Randy Savage, aka wrestler Macho Man, dies in car crash
Wrestling legend Randy Savage, also known as Macho Man, died in a car crash in Florida on Friday, May 20. He was 58.
Several of his former colleagues and on-screen rivals, including Hulk Hogan, expressed their condolences online. Savage's brother, former wrestler "Leaping" Lanny Poffo, also known as "The Genius," posted a memorial message and photo on his website.
On Friday morning, Savage, whose real name is Randy Poffo, lost control of the 2009 Jeep Wrangler he was driving, veered over the raised concrete median divider, crossed over the eastbound lanes and collided head-on with a tree, according to a Florida Highway Patrol crash report obtained by OnTheRedCarpet.com. His wife Barbara Lynn Poffo, 56, was a passenger and suffered minor injuries.
Police say Savage may have suffered a "medical event" before the accident. A police spokesperson said in a statement that an official cause of death will be issued by the county medical examiner following an autopsy.
"WWE is saddened to learn of the passing of one of the greatest Superstars of his time, Randy Poffo, a.k.a. Randy "Macho Man" Savage," the the WWE company said in a statement posted on its website. "Poffo was under contract with WWE from 1985 to 1993 and held both the WWE and Intercontinental Championships. Our sincerest condolences go out to his family and friends. We wish a speedy recovery to his wife Lynn."
Savage has no children. He married longtime girlfriend Lynn Payne in May 2010. He was previously married to his manager, Elizabeth Hulette, from 1984 to 1992. Hulette died in 2003 from an overdose of alcohol and prescription drugs.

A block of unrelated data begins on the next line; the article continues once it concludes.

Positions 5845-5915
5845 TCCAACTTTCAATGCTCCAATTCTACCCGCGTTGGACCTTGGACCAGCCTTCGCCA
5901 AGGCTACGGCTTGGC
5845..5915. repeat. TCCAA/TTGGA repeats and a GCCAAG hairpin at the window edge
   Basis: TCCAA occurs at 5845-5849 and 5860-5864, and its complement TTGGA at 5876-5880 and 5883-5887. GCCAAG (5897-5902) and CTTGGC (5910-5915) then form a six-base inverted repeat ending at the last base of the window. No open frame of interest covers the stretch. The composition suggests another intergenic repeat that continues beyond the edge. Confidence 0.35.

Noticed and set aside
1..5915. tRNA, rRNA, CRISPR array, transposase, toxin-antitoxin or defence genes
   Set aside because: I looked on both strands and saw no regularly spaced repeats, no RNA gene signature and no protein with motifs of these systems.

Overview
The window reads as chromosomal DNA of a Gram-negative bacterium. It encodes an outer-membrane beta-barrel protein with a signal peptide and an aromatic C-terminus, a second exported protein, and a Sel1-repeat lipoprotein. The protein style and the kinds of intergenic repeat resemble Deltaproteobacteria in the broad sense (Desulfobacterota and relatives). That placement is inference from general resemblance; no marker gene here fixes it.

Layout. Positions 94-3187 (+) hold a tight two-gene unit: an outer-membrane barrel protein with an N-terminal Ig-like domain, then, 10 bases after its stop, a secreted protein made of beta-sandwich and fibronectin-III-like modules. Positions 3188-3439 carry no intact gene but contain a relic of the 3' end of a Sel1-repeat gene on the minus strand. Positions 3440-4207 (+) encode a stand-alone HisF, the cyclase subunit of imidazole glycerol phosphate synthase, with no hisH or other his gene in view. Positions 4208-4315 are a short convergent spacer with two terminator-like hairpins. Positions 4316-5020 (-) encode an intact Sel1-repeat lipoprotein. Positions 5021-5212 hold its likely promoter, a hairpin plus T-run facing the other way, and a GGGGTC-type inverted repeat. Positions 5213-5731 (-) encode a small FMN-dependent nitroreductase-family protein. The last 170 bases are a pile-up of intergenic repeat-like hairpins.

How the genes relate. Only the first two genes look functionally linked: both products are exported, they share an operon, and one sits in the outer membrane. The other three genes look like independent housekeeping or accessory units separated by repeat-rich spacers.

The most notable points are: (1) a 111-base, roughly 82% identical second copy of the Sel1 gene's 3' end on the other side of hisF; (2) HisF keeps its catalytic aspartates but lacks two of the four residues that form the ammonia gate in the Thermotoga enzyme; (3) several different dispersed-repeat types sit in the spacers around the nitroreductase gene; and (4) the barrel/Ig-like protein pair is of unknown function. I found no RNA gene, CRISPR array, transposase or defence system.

"I'm completely devastated, after over 10 years of not talking with Randy, we've finally started to talk and communicate," fellow wrestling star Hulk Hogan said on his Twitter page. "He had so much life in his eyes & in his spirit, I just pray that he's happy and in a better place and we miss him."
Savage, an Ohio native, rose to fame in the 1980s and 1990s, when he began competing in the World Wrestling Federation, World Championship Wrestling and later, the WWE. Savage held some 20 championships during his career and his signature wrestling move was the "Elbow drop off the top rope". He was trained by his father, Angelo, who was also a wrestler.
Wrestling star Bret "The Hitman" Hart Tweeted: "I have no words to say. This one hits me hard. We lost one of the best."
"Rowdy" Roddy Piper, another former wrestler, said he was "too sad to Tweet" and later added: "I'm going to drive. Wrestlers think best when they drive. All my love to Lanny and his daddy Angelo! Wrestled them both. My hearts hurts 4 U."
Shawn Michaels said fellow wrestling star and reality star Chris Jericho texted him the news of Savage's death.
"We've lost one of the greats!!" Michaels Tweeted. "Our prayers go out to the family & friends of Randy Savage."
"Randy Savage was a true influence and inspiration to me and taught me some very important lessons, in and out of the ring," Jericho Tweeted. "Rest in peace."
Savage largely left competitive wrestling about six years ago. His likeness is featured in the THQ video game "WWE All Stars" (see photo, above) and a new action figure of him was unveiled at last year's San Diego Comic Con.
Check out a promo for the Randy Savage Ultimate DVD collection below as well as a video message from his promoting "WWE All Stars."